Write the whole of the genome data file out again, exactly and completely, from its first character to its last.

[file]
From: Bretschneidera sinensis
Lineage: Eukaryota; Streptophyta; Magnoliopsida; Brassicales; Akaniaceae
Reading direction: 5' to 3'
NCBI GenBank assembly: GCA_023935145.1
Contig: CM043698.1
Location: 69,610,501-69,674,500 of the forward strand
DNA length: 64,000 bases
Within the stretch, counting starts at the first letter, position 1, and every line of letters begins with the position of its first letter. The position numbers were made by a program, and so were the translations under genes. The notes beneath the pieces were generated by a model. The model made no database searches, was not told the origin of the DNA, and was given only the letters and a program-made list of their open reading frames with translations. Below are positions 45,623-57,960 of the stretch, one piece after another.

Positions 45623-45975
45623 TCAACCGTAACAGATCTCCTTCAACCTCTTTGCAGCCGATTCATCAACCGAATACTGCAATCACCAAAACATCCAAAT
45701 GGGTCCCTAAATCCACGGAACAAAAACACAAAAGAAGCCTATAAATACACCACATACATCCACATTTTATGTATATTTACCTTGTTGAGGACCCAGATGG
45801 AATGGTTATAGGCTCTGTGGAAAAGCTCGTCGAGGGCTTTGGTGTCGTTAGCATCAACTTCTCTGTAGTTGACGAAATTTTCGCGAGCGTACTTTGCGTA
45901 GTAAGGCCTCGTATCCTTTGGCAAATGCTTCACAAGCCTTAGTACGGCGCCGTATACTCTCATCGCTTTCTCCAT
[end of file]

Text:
From: Bretschneidera sinensis
Lineage: Eukaryota; Streptophyta; Magnoliopsida; Brassicales; Akaniaceae
Reading direction: 5' to 3'
NCBI GenBank assembly: GCA_023935145.1
Contig: CM043698.1
Location: 69,610,501-69,674,500 of the forward strand
DNA length: 64,000 bases
Within the stretch, counting starts at the first letter, position 1, and every line of letters begins with the position of its first letter. The position numbers were made by a program, and so were the translations under genes. The notes beneath the pieces were generated by a model. The model made no database searches, was not told the origin of the DNA, and was given only the letters and a program-made list of their open reading frames with translations. Below are positions 45,623-57,960 of the stretch, one piece after another.

Positions 45623-45975
45623 TCAACCGTAACAGATCTCCTTCAACCTCTTTGCAGCCGATTCATCAACCGAATACTGCAATCACCAAAACATCCAAAT
45701 GGGTCCCTAAATCCACGGAACAAAAACACAAAAGAAGCCTATAAATACACCACATACATCCACATTTTATGTATATTTACCTTGTTGAGGACCCAGATGG
45801 AATGGTTATAGGCTCTGTGGAAAAGCTCGTCGAGGGCTTTGGTGTCGTTAGCATCAACTTCTCTGTAGTTGACGAAATTTTCGCGAGCGTACTTTGCGTA
45901 GTAAGGCCTCGTATCCTTTGGCAAATGCTTCACAAGCCTTAGTACGGCGCCGTATACTCTCATCGCTTTCTCCAT